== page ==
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Biomaterials. 2018 Mar;159:215-228. doi: 10.1016/j.biomaterials.2018.01.014. Epub 2018 Jan 9.

Simultaneous inhibition of hedgehog signaling and tumor proliferation remodels stroma and enhances pancreatic cancer therapy.

Author information

1
Department of Cancer Systems Imaging, The University of Texas MD Anderson Cancer Center, Houston, TX 77054, USA.
2
Department of Pathology, The University of Texas MD Anderson Cancer Center, Houston, TX 77054, USA.
3
Department of Pharmacological and Pharmaceutical Sciences, College of Pharmacy, University of Houston, Houston, TX 77030, USA.
4
Department of Radiation Oncology, The University of Texas MD Anderson Cancer Center, Houston, TX 77054, USA.
5
Department of Surgical Oncology, The University of Texas MD Anderson Cancer Center, Houston, TX 77054, USA.
6
Department of Melanoma Medical Oncology, The University of Texas MD Anderson Cancer Center, Houston, TX 77054, USA.
7
Department of Imaging Physics, The University of Texas MD Anderson Cancer Center, Houston, TX 77054, USA.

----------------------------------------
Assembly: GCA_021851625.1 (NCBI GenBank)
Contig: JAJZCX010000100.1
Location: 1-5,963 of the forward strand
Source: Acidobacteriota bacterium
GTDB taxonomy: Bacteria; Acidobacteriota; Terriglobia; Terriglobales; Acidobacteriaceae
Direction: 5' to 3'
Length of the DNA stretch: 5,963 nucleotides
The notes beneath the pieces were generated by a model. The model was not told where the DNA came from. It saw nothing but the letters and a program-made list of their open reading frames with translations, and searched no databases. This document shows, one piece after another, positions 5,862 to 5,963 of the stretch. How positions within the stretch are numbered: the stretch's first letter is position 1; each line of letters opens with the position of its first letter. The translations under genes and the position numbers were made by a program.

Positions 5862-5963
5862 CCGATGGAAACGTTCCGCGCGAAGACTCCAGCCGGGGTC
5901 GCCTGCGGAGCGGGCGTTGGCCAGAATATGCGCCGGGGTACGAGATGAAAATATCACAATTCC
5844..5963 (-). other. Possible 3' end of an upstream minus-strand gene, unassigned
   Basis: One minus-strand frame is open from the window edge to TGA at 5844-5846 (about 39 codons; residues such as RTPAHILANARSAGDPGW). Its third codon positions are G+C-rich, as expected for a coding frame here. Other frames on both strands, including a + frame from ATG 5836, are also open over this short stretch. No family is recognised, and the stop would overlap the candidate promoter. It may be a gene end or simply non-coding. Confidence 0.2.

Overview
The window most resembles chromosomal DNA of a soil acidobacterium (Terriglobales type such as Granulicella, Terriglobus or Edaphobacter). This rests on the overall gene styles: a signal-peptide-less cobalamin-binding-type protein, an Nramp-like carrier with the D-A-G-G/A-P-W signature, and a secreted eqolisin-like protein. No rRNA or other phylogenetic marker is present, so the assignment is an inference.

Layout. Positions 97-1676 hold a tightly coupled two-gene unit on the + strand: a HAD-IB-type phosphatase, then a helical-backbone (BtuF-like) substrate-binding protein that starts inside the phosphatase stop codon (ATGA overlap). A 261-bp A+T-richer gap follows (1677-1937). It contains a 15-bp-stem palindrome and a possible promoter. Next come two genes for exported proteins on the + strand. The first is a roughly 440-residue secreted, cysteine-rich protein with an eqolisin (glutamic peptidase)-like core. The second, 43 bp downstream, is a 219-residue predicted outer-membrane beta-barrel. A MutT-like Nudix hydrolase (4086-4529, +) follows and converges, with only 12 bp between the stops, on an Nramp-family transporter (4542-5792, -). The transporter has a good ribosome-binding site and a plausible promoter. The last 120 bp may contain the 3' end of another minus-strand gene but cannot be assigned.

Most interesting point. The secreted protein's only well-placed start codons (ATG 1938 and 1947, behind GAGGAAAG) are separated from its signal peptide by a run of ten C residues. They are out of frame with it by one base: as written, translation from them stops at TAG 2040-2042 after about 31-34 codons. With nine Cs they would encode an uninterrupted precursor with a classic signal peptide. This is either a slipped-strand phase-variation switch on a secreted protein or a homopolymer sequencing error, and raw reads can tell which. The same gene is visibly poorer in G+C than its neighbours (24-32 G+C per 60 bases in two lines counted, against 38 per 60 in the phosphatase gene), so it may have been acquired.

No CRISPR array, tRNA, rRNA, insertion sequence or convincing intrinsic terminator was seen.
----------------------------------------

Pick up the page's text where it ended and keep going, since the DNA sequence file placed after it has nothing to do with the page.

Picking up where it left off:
8
Department of Immunology, The University of Texas MD Anderson Cancer Center, Houston, TX 77054, USA.
9
Department of Cancer Systems Imaging, The University of Texas MD Anderson Cancer Center, Houston, TX 77054, USA. Electronic address: cli@mdanderson.org.

Abstract

Pancreatic ductal adenocarcinoma (PDAC) is one of the deadliest cancers. It has an excessive desmoplastic stroma that can limit the intratumoral delivery of chemotherapy drugs, and protect tumor cells against radiotherapy. Therefore, both stromal and tumor compartments need to be addressed in order to effectively treat PDAC. We hereby co-deliver a sonic hedgehog inhibitor, cyclopamine (CPA), and a cytotoxic chemotherapy drug paclitaxel (PTX) with a polymeric micelle formulation (M-CPA/PTX). CPA can deplete the stroma-producing cancer-associated fibroblasts (CAFs), while PTX can inhibit tumor proliferation. Here we show that in clinically relevant PDAC models, M-CPA effectively modulates stroma by increasing microvessel density, alleviating hypoxia, reducing matrix stiffness while maintaining the tumor-restraining function of extracellular matrix. M-CPA/PTX also significantly extends animal survival by suppressing tumor growth and lowering the percentages of poorly to moderately differentiated tumor phenotypes. Our study suggests that using multifunctional nanoparticles to simultaneously target stromal and tumor compartments is a promising strategy for PDAC therapy.

KEYWORDS:

Cancer-associated fibroblast; Pancreatic cancer; Polymeric micelles; Sonic hedgehog signaling; Stromal modulation

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